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Folk music and feminism -traditional songs and misogyny

(101 Posts)
IntergalacticHussy Fri 17-Jun-11 13:17:28

As i'm sure some of you might have noticed, i'm a bit of a folky at heart, but for a long time now i've been trying to square my love of traditional songs with the awful sexism and misogyny which seems to be an integral part of them.

I mean I'm the first to complain about the depiction of 'ho's' and 'bitches' in mtv videos but some of the depictions of sexual violence and oppression in folk song make Eminem and 50 Cent look positively progressive

Off the top of my head there's 'Pretty Polly' which is one of those songs that got about a bit, starting off in England and being adapted and transported over to the new world in various guises, but the gist of it is always the same: young, naive girl falls for a mysterious bloke and wants to marry him. He gets her on a promise and convinces her to elope beforehand and have sex with him in a forest or somewhere where he digs her a grave during the night, much to her dismay and then murders and buries her. All this is presented in a really neutral, matter of fact way by whoever wrote the song. No justice is metered out, at least not in the versions i've heard.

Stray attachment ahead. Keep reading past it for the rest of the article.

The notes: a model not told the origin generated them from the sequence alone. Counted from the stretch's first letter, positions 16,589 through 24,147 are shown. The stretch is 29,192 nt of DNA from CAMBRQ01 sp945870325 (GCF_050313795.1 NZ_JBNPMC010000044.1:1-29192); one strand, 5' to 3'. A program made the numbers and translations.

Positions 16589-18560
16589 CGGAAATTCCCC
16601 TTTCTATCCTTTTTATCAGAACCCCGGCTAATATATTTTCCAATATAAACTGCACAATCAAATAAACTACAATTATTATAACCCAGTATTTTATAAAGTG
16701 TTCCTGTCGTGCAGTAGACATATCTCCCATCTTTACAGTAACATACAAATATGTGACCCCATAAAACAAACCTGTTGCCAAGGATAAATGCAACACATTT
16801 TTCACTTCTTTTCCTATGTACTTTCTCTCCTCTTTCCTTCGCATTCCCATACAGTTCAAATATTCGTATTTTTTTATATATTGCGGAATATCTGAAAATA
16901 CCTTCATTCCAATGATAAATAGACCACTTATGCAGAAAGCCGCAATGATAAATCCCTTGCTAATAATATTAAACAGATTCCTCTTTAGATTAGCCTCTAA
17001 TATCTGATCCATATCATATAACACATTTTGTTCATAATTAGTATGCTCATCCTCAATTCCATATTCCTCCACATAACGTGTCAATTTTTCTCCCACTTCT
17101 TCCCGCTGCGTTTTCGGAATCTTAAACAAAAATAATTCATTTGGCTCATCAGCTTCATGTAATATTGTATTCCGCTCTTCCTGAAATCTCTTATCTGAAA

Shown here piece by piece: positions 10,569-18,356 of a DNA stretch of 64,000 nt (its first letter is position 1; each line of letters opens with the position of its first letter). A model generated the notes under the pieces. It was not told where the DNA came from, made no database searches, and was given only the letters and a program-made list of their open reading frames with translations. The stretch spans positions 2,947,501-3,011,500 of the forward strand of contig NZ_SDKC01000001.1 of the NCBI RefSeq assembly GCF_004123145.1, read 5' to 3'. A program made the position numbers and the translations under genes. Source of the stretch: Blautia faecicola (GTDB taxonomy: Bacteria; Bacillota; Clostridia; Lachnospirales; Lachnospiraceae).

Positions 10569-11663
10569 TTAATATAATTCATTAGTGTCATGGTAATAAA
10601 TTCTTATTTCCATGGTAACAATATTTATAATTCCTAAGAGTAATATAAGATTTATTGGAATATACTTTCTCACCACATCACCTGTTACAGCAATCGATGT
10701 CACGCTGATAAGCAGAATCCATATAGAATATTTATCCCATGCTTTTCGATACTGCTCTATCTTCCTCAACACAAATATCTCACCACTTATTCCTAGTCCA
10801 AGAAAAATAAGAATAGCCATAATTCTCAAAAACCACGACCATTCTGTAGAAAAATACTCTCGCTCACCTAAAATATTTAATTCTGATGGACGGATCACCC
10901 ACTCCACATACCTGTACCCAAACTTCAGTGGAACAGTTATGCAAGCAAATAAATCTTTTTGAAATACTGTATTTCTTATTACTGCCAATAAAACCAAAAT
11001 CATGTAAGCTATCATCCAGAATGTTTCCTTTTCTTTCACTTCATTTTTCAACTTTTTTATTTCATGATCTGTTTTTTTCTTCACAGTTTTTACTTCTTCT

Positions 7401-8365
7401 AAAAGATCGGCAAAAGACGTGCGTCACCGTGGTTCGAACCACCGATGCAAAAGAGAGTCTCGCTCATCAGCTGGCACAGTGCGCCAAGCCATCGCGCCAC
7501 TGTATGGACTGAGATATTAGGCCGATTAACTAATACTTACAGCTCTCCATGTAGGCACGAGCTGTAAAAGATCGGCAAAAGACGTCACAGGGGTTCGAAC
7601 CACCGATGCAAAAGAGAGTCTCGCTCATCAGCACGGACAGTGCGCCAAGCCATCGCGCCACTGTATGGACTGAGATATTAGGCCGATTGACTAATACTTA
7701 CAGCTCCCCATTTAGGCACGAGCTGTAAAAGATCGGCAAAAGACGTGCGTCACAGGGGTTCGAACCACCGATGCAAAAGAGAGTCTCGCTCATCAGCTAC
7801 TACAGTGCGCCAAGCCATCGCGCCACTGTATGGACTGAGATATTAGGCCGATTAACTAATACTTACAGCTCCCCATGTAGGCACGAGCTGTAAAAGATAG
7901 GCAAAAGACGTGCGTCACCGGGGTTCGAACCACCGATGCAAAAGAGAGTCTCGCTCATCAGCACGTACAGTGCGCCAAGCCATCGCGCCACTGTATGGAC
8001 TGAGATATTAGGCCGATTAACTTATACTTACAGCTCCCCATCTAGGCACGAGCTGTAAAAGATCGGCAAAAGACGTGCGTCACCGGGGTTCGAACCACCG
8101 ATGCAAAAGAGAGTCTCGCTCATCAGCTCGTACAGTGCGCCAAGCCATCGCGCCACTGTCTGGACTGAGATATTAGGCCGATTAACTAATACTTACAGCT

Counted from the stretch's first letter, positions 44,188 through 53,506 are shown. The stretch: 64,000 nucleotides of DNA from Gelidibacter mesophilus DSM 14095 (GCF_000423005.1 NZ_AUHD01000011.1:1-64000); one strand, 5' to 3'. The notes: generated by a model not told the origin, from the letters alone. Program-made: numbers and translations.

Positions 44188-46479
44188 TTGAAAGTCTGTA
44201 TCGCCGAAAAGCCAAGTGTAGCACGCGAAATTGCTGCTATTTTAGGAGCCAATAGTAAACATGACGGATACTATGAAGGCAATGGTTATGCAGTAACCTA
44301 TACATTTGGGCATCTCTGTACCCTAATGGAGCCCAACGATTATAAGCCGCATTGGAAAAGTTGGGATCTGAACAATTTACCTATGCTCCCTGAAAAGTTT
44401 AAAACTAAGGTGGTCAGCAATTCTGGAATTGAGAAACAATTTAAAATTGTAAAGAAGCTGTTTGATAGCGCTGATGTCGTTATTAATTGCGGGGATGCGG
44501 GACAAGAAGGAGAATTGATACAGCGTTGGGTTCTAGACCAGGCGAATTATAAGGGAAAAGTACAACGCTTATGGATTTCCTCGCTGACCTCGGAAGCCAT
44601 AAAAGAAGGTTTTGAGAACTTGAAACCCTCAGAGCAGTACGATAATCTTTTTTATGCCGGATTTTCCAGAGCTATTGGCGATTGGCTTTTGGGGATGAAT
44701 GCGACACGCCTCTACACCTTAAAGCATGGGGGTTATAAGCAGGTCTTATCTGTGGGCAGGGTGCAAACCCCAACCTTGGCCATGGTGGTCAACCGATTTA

Then there's 'Blackwaterside' which isn't violent but still incredibly sexist. Young girl (you can see a pattern emerging here - i don't know if these songs were meant as cautionary tales to keep young women in line - probably) goes down to the river and meets a bloke, who again promises to marry her, convinces her to have sex with him then pisses off in the middle of the night. When she asks him where he's going he tells her it's her own fault for succumbing to her 'wanton will' which again is something of a theme in these songs.

I know virtually no-one listens to this music, so it's not exactly a pressing issue, but for me it does show something of the way in which the popular culture of the past played a part in stigmatising and oppressing women, so it's interesting to me from an anthropological point of view.

I just wondered if anyone else had any shining examples? you never know with mumsnet, however obscure the topic!